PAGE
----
Written in 20 minutes
Elizabeth spent the rest of her evening waiting. She had been so sure that Jason would have called someone in her family—maybe Robin—and that one of them would show up on her doorstep.
But no one ever did, so Elizabeth carved pumpkins with her boys, fed them, and put them to sleep. The next morning, she woke up, got the boys off to school, and tried to decide the next step.
It was clear that for now, Jason was willing to take her lead, and she appreciated that. She’d initally scoffed at his pretense of not knowing Jake—but then something had shimmered in her aura. It had been years since she’d tried to read him and she’d hadn’t been good at it back then, but the basic emotions of disbelief, regret, and happiness had swirled around him so strongly that even she had to accept the truth.
It didn’t change the facts—Jason had been the one person in her life to support her, but at the slightest opportunity he’d proven to be like everyone else. And to make it clear that she’d meant nothing to him, he’d married and knocked up another woman within a year of their breakup.
Should she start with Jason, try to find the words to explain what had happened all those years ago? Or was it better to leave that truth on the shelf because the reason she’d come home meant explaining the secrets she’d kept from him—
She’d never told him she had power, that her family had been cursed, or why exactly she’d had the reputation of being a drunken whore when she’d fallen pregnant with Cameron at the age of twenty.
But maybe she ought to start with her aunt—the woman who had raised her after her father had thrown her out, disgusted by Elizabeth’s behavior and convinced she was deeply disturbed. After all, she’d been talking about seeing auras and being able to heal people—it didn’t matter that she’d shown him by healing a bruise on his arm.
That had only made it worse.
Anna Devane had taken her in, but Elizabeth had already been running wild and beyond help. Empaths were rare in their world, and even rarer in their family line. Unlike Nadine and Robin, whose powers Anna had understood and nurtured, there was no helping Elizabeth.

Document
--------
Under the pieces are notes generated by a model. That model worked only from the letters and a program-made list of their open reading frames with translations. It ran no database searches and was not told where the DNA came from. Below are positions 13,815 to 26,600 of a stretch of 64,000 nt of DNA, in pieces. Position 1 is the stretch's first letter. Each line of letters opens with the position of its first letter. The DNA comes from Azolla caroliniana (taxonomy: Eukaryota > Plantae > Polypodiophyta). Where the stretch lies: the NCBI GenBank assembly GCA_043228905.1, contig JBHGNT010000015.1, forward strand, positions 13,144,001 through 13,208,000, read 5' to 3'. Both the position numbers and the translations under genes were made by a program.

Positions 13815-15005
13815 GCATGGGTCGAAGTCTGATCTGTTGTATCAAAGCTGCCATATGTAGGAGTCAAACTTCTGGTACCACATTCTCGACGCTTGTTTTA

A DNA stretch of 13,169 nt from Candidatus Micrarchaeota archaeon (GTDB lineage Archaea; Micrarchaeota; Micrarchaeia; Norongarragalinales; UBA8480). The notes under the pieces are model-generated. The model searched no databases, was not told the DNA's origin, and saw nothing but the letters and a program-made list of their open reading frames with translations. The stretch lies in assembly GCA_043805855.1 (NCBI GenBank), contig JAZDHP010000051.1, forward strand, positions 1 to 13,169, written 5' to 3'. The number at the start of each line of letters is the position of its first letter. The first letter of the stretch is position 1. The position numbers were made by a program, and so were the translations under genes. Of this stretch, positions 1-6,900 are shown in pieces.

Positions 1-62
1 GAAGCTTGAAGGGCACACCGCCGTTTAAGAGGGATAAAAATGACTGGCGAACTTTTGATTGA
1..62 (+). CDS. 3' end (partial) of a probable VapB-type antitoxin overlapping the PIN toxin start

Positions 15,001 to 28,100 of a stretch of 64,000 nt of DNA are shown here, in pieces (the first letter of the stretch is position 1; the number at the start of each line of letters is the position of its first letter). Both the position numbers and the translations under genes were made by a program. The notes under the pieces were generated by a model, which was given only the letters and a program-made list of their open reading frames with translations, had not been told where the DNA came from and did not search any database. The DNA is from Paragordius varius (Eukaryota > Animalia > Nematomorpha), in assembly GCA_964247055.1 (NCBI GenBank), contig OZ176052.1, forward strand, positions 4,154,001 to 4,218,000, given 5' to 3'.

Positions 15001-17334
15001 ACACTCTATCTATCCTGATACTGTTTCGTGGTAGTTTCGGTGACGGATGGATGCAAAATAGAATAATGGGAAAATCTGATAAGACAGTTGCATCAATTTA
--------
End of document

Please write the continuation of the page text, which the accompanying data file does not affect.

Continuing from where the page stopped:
But starting with her aunt meant that Robin and Nadine would learn she was back. She was less worried about Nadine who hadn’t been around when everything went to hell. She’d always gotten along with her more than Robin.
Robin had resented her almost from the moment they met—she’d wanted to be a doctor and had bitterly resented Elizabeth developing abilities that she wanted.
Maybe Anna had some answers—maybe Elizabeth wasn’t the only one with the mark—and wouldn’t it be nice if she could go to Jason with some explanation of why, after a lifetime of feeling free from the curse, she’d been stricken down?
Her decision made, Elizabeth got into her car and drove across town to Charles Street, one of the oldest residential areas in the city. The house still looked the same—as if it been extracted from one of those 1950s sitcoms. A two story Colonial with white paint and blue shutters, a rose garden lining the front.
Elizabeth stepped out of her car, walked up the path—but before she could even arrive at the door, it opened. Of course—her aunt was a powerful woman with a rare double power. She could not only connect to the dead as a spiritual medium but had the ability of foresight.
“How long have you known I was in Port Charles?” Elizabeth asked as she stood several feet away from the tall willowy woman on her doorstep.
“Only since you pulled up.” Anna lifted one dark brow. “You’ve learned to block very well.”
“I had no choice,” Elizabeth said as she drew closer. “Learning to shut others out was the only way I would survive.” She managed a smile—just a slight lift of her lips. “I bet you’re surprised I made it this far.”
“I’ve been expecting you for several weeks.” Anna stepped back and gestured. “I’ve also been dreading your return.”
That stung and Elizabeth inhaled sharply as she followed Anna down the hallway to the large airy kitchen at the back of the house with a built in breakfast nook. Anna gestured for her to take a seat. “It’s nice to be loved.”
“I spoke badly.” Anna sat across from her. “I apologize. Late last summer, Nadine found a mark on her palm. I had worried—I worried about you, but as the weeks passed and there was no word, I thought perhaps you had escaped the curse.”
“Oh.” Some of the pressure released from her chest. Elizabeth held up her hand. “Well, I always did have the worst luck.”
Anna closed her eyes. “I don’t understand. The curse has always manifested at birth. If you had the mark, you passed the curse. I did not, so Robin didn’t—but the curse has never appeared decades later.” She looked at her niece. “You’ve brought your son? Cameron?”
“I have,” Elizabeth confirmed. “I’ve brought them both.” She paused. “I had another son eight months after I left. Jason ran into Jake yesterday, so I was left with no choice but to come forward.”
“Another boy?” Anna pursed her lips. “Two boys born to the same mother after generations of girls. This makes even less sense.” She tilted her head. “Neither of them have the marks?”
“No.” Elizabeth shook her head. “I came to Port Charles for answers, for a miracle, but mostly because I knew that if I were to die, Jake and Cam would have no one. At least…I hope that Jason will take them on. He…liked Cameron once.”
“I would—” Anna offered.
“I wouldn’t allow my children within five hundred feet of this house or your daughter,” Elizabeth told her aunt sharply. “Do you have any answers? Why is this happening?”
“I don’t know,” Anna said. “I know that you and Robin have had your differences—”
Elizabeth rose to her feet. “I have other places to be today. I’ll be in touch.”